A new zero-emission hydrogen-electric heavy goods vehicle will launch officially this month in the UK with a range of up to 370 miles (600km), coupled with an industry-leading refuelling time of just 15-20 minutes.
The Heavy Goods Vehicle (HGV) from Hydrogen Vehicle Systems (HVS) will be the first indigenous UK-designed and developed hydrogen-electric HGV on the market.
Founded in 2017 and based in Glasgow, Scotland, HVS aims to disrupt the commercial vehicle industry by being an early mover with the most advanced, all–new zero-carbon-emission HGV.
Impact of HGVs on emissions
HGVs are the second largest contributors to UK transport emissions and have a disproportionate impact on the total. HGVs make up only 5% of total vehicle miles on the UK road network but contribute to around 18% of road transport CO2 emissions. As HGV transport miles and vehicle numbers continue to increase, so these figures are likely to increase, without the introduction of viable zero emission alternatives.
Based on conservative HVS sales projections to 2030, the new UK fleet of hydrogen HGVs, displacing diesel vehicles, could prevent more CO2 and air pollution than the reported annual emissions of Heathrow airport.
The business case for hydrogen-electric commercial vehicles is clear, says HVS CEO Jawad Khursheed:
“Thanks to the fresh thinking and ground-up approach, HVS has created an HGV that offers both game-changing technology and driver ergonomics. The state-of-the-art fuel-cell stack coupled with best-in-the-industry hydrogen tanks ensures rapid refuelling and maximises time on the road — delivering unrivalled total cost of ownership (TCO).”
State-of-the-art fuel cell stack
The HVS vehicle powertrain employs a fuel cell system and energy storage to deploy electricity to an electric motor to transmit power to the wheels. It uses a KERS (Kinetic Energy Recovery System) to recapture energy under braking and while the truck is slowing down.
The integrated powertrain is controlled with the HVS advanced control system SEMAS, which will deliver class-leading fuel efficiency and powertrain durability that contributes to achieving a TCO comparable to that of current diesel-powered offerings in the market.
The fuel cell permits longer range, higher load-carrying capacity, and faster refuelling than would be possible using battery-electric technology alone. The only emission from the vehicle in operation is water vapour, meaning there are no harmful greenhouse gas emissions of any kind.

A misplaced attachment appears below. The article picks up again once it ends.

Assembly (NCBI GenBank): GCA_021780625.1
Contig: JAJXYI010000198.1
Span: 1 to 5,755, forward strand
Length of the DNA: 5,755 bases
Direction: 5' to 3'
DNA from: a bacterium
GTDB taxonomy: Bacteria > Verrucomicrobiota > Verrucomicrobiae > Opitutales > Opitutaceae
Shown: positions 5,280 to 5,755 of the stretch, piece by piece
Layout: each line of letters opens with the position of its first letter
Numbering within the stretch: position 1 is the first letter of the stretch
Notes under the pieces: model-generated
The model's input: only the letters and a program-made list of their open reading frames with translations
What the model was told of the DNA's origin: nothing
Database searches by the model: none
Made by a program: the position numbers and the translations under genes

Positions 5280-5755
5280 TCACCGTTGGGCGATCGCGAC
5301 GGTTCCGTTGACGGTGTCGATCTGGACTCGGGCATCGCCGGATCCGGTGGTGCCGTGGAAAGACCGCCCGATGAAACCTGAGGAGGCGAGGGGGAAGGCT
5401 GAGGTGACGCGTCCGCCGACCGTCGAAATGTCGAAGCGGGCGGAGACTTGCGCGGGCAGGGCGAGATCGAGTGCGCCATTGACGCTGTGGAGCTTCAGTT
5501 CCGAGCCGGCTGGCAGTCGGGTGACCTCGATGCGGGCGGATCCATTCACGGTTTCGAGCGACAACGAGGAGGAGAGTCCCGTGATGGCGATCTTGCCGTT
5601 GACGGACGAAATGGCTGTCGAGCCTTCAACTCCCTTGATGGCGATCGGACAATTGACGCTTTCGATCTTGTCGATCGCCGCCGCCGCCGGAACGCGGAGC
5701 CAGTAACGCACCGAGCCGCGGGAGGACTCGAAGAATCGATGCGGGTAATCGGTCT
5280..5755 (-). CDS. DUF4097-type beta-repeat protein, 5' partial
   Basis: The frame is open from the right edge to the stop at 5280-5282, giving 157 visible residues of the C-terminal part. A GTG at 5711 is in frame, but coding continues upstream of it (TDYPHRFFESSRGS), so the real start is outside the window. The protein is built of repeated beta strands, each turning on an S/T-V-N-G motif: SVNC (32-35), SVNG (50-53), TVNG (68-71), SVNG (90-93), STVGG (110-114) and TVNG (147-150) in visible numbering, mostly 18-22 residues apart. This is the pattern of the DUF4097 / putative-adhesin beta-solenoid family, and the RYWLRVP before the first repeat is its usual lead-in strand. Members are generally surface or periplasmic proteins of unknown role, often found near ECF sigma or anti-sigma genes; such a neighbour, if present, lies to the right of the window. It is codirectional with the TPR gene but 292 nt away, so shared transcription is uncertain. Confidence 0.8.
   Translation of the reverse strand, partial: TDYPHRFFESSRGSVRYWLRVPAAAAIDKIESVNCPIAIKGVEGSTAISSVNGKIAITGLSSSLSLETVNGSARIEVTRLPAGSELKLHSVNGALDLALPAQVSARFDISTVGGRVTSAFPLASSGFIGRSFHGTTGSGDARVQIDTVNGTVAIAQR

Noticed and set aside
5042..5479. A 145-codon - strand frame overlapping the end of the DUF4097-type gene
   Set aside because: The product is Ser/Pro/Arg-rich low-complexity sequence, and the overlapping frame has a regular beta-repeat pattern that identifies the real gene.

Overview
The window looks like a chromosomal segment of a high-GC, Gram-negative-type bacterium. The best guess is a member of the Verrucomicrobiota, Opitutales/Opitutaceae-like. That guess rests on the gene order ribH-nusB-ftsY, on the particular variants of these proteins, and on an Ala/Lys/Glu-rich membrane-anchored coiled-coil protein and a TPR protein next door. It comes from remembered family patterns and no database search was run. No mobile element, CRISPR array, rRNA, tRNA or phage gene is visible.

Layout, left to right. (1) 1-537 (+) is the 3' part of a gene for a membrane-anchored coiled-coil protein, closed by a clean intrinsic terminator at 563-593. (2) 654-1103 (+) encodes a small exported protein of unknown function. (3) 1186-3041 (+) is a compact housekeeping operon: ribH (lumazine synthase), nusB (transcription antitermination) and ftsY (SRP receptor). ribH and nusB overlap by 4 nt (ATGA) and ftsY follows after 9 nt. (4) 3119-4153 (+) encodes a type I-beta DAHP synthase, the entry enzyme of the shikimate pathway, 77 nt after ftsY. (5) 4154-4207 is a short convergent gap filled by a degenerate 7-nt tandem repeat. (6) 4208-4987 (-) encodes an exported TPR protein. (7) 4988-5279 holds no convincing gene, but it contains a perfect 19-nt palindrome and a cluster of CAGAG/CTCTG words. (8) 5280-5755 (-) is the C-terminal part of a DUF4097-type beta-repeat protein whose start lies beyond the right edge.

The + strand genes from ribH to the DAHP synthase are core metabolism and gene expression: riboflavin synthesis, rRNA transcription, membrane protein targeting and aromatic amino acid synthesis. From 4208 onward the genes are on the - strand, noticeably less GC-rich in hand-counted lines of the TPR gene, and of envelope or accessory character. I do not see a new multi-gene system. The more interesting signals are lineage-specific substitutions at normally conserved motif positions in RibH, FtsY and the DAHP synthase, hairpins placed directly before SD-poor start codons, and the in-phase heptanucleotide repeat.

Long range and quick fill-up
It is in the heavy-duty long-range HGV segment that hydrogen fuel cells offer the greatest advantages. Depending on payload, route travelled, road conditions and driving style – the HGV from HVS has the capacity to cover up to 370 miles (600km).
Hydrogen-powered vehicles do not need charging like a battery-electric vehicle. They are fuelled with hydrogen gas, stored at pressure in hydrogen cylinders. Refuelling takes a much shorter time than charging an equivalent battery vehicle and is comparable to filling a truck with diesel, at around 15-20 minutes to refill the hydrogen tanks.
Much of the initial hydrogen fuelling demand will be undertaken using mobile dispensers located close to demand at existing commercial vehicle gas stations. These mobile dispensers look very similar to conventional petrol and diesel ones, but with an approved hydrogen self-locking safety nozzle.
Green hydrogen is made using renewable electricity to split water (H2O) into hydrogen and oxygen. In the fuel cell, hydrogen recombines with oxygen from the air to produce heat, power and water.
Funding success for driverless and green
In February earlier this year, the Hub2Hub consortium lead by HVS was awarded £3.4M to develop and deliver a revolutionary, world-first, autonomous zero-emission HGV for the UK market.
The £12M venture was selected as one of seven grant recipients by the Centre for Connected Autonomous Vehicles (CCAV). Hub2Hub will create a self-driving heavy goods tractor unit, which will begin vehicles trials in 2024, with major UK retailer, ASDA.
This latest funding success follows on from the news in December 2022 that HVS has secured a £15M grant from the UK Government’s Advanced Propulsion Centre (APC), as part of a wider funding package to support zero emission transport.
The APC funding will support 50% of the total £30M cost of the HVS-lead consortium project, which is being run until June 2025. The consortium also includes Grayson Thermal Systems, Fusion Processing and PNDC, which is a commercial arm of Strathclyde University specialising in power electronics.
The new HGV from HVS will first be revealed at the Commercial Vehicle show on the 18th April, at the NEC in Birmingham, UK. HVS will showcase its gamechanging hydrogen powertrain in the form of a HGV Articulated Tractor Unit, Technology Demonstrator, fulfilling the company’s objective of being the first indigenous UK-designed and developed hydrogen-electric HGV on the market.
- More about Hydrogen Vehicle Systems (HVS);
- More on the Centre for Connected Autonomous Vehicles (CCAV);
- More on the Advanced Propulsion Centre (APC);
- More about the UK Government’s Hydrogen Strategy;
- More facts and figures on heavy goods vehicles from the British Retail Consortium (BRC);
- Also on SustMeme, Net zero road transport is still possible by 2050;
- Also on SustMeme, World’s first hydrogen double-decker bus unveiled in Aberdeen;
- Also on SustMeme, First full-electric truck for inner-city logistics;
- Also on SustMeme, Hydrogen can clean up by 2050;
- Also on SustMeme, New centre to drive Circular Revolution in Wales (hydrogen car pioneer Riversimple);
- Also on SustMeme, Hydrogen: A rising balloon, or bursting bubble?
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